Getting drunk is NOT a defence to sexual assault: Misleading Headlines in the Media
by: Laura Remigio, Associate
“Ontario Court of Appeal rules intoxication can be used as a defence in sexual assault and violent crimes cases”. This was the headline on CP24 and other news outlets in relation to the Ontario Court of Appeal decision in R. v. Sullivan, 2020 ONCA 333. (The full decision can be read here.)
This headline, and others like it, have caused understandable concern and outrage in the community, especially in light of the Me Too movement and the changes that have been made to the laws regarding sexual assault, such as amendments in Bill C-51 relating to s. 276 applications and the compelled disclosure of records in the defence possession, including text messages. (Our firm has previously discussed this subject.)
These headlines resulted in outrage and a number of petitions to appeal the cases. Even Ms. Andrew, an NDP MPP, made statements urging the Ministry of the Attorney General to appeal the case, calling the case “a step backwards for the safety of women and girls”.[i]
R. v. Sullivan DOES NOT make intoxication a defence to sexual assault or other violent crimes, despite what the media suggests.
The Ontario Court of Appeal heard both the appeals of Mr. Chan and Mr. Sullivan, neither of which were charged with sexual assault and neither of which were drunk at the time of the offence. Both accused people alleged that were in states of psychosis as the unintended consequence of ingesting substances: for Mr. Chan it was “magic mushrooms”, a substance that he had taken before with no unintended consequences; and for Mr. Sullivan, he entered into a state of psychosis after consuming a heavy dose of a prescription drug in a suicide attempt. It is important to note that these accused men were not alleging intoxication as a defence to their alleged crimes but automatism:
Automatism is defined as “a state of impaired consciousness, rather than unconsciousness, in which an individual, though capable of action, has no voluntary control over that action”: R. v. Stone,  2 S.C.R. 290, at para. 156, per Bastarache J. Involuntariness is therefore the essence of automatism. The “mind does not go with what is being done”: Rabey v. The Queen,  2 S.C.R. 513, at p. 518, citing R. v. K.,  2 O.R. 401 (S.C.), at p. 401.[ii]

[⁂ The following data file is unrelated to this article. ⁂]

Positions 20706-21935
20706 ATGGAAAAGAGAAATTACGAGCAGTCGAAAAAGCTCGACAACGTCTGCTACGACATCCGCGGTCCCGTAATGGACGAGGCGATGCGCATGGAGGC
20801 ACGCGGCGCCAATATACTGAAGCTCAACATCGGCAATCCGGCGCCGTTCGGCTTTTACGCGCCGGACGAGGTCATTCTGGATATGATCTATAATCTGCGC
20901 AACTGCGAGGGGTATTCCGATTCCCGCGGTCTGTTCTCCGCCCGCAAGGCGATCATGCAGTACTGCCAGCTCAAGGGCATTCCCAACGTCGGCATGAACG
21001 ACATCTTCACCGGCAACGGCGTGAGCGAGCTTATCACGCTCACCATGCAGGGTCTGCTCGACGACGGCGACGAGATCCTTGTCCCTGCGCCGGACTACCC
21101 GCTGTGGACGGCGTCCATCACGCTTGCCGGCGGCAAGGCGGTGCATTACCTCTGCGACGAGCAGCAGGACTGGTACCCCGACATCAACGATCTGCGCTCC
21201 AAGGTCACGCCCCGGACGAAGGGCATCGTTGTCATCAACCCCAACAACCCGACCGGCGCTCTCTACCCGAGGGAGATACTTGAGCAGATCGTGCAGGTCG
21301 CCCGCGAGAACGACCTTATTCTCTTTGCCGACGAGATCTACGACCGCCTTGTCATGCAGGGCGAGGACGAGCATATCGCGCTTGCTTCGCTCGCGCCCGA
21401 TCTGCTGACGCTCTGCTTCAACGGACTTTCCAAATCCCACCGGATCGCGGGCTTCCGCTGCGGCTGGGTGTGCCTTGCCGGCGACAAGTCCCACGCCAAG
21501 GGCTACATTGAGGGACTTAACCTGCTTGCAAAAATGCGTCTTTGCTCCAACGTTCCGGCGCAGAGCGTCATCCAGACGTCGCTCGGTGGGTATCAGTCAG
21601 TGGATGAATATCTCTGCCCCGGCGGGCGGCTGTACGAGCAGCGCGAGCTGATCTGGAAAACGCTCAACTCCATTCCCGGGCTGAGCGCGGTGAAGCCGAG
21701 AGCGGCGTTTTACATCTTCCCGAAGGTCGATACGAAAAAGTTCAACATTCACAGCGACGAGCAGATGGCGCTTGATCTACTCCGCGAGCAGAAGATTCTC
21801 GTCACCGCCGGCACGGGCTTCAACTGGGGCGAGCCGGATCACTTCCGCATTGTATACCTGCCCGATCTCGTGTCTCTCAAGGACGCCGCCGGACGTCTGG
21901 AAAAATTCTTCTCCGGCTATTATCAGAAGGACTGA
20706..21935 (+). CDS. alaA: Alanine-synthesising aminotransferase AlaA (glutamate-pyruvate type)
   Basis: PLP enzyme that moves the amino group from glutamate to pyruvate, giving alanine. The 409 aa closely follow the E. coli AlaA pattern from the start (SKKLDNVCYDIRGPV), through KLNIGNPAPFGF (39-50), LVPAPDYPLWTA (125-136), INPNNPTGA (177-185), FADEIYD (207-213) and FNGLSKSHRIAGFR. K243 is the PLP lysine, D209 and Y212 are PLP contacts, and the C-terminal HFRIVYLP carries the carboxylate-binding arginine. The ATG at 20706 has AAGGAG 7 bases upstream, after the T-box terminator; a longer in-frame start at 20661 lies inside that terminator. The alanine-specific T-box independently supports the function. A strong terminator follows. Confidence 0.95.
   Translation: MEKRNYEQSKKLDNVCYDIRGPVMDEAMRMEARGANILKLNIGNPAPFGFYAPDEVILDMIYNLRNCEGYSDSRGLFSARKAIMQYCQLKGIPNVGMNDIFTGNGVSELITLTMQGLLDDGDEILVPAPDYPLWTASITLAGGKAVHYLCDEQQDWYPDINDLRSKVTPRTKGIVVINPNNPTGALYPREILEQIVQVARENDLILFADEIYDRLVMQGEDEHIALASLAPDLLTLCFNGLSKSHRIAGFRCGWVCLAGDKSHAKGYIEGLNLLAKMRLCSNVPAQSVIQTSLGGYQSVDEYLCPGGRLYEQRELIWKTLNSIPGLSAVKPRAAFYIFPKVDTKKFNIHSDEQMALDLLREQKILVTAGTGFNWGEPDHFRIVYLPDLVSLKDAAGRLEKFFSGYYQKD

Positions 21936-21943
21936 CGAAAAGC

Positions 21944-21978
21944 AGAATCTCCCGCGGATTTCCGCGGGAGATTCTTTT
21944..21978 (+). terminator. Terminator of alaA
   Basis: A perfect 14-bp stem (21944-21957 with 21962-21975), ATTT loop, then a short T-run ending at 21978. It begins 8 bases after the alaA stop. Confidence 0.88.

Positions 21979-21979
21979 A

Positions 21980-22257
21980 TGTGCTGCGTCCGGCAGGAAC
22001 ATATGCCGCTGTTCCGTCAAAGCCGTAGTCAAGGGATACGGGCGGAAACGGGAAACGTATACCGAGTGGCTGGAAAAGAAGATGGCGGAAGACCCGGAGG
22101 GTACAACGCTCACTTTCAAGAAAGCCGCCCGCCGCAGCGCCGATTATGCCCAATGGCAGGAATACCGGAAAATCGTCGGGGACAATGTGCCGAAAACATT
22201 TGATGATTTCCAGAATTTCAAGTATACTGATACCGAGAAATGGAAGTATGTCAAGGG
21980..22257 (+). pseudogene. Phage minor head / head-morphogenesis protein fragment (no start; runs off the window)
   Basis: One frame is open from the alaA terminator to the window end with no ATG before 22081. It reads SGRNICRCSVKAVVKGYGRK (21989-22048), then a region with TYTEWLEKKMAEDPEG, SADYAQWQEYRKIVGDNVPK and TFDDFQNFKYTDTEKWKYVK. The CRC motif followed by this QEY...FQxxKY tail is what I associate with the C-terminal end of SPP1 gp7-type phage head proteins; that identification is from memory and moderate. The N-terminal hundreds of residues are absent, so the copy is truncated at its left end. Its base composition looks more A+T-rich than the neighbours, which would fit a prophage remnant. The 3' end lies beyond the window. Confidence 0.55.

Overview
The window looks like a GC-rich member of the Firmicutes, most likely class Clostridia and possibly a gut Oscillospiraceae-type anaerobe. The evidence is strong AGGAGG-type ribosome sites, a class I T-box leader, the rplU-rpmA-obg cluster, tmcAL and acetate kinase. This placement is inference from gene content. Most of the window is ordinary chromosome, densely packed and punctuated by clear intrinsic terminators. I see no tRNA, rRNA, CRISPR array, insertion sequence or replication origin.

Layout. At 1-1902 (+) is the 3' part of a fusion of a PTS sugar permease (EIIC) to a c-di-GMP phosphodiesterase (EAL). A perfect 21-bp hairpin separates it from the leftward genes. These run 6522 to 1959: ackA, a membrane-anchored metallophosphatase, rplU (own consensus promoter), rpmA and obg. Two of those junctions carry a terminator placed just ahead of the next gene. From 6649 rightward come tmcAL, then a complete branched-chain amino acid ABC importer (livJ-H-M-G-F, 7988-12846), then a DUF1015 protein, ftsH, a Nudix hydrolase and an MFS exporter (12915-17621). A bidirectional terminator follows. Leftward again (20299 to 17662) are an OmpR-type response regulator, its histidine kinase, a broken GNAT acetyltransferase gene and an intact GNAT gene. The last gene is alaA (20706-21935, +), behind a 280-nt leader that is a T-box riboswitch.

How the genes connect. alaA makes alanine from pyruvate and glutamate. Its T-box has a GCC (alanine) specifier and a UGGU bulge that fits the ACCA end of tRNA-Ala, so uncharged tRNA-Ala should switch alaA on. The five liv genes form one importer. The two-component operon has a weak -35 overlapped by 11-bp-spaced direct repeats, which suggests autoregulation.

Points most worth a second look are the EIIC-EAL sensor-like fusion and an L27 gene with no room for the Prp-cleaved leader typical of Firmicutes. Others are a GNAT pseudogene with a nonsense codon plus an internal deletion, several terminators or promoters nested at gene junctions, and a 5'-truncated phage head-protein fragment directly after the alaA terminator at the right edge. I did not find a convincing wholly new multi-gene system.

Automatism is not the same as being intoxicated or even “black out” drunk. Automatism is a very particular mental state, in which a person is found to be so intoxicated that they have “no voluntary control” over their actions.
These sort of mental states are exceedingly rare and the onus is on the defence to provide medical expert evidence to show that the accused had no control over him or herself at the time of the offence. Essentially, the defence has the onus to prove the accused did not have any free will and their mind and body are totally out of their control. It’s an extremely difficult defence to make out.
What the Ontario Court of Appeal overturned was s. 33 of the Criminal Code, namely that a person would be responsible for violent crimes even if they had no control or understanding that they were committing them. It made no difference under this law whether the person did not intend to become extremely intoxicated, nor whether they had any intention to harm anyone. Even if a person did something when they had absolutely no control over their body, or were in a state of psychosis or an automatic state, they would be convicted.
This is important to consider, as the main tenant of the criminal law is that a person should only be found guilty of a crime IF they had requisite mens rea, meaning that the accused person had the intention or knowledge that what they were doing, when they were doing it was wrong.
The Ontario Court of Appeal also noted in their decision that “according to evidence that Parliament has accepted, alcohol intoxication is not capable, on its own, of inducing a state of automatism.” [iii] This line by the Court makes it clear that alcohol induced intoxication would not rise to the state of automatism, thus this defence could not be used as a defence in cases where an accused person committed an offence when they were drunk.
The Court also recognized that s. 33.1 is not targeted at alcohol- induce violence in general, but at the uncommon circumstance of violence committed by offenders while in a state of automatism as the result of self-induced intoxication.
The Court of Appeal’s decision is approximately 87 pages in length and is extremely well reasoned. The Court found that s. 33.1 infringes an accused person’s Charter rights “by enabling the conviction of accused persons who do not have the constitutionally required level of fault for the commission of a criminal offence”. The reason the law was overturned was that it was punishing people for actions that they were not morally responsible for: “ [p]ut simply, the deleterious effects of s. 33.1 include the contravention of virtually all the criminal law principles that the law relies upon to protect the morally innocent, including the venerable presumption of innocence.” [iv]
Throughout this case the Court of Appeal was very careful to define the parameter of when the automatism defence could be used and when it could not be, and despite how the media portrayed this case, general intoxication cannot be used as a defence for sexual assault cases or cases of violent crime.
Jill Andrew, “Appeal the Decision”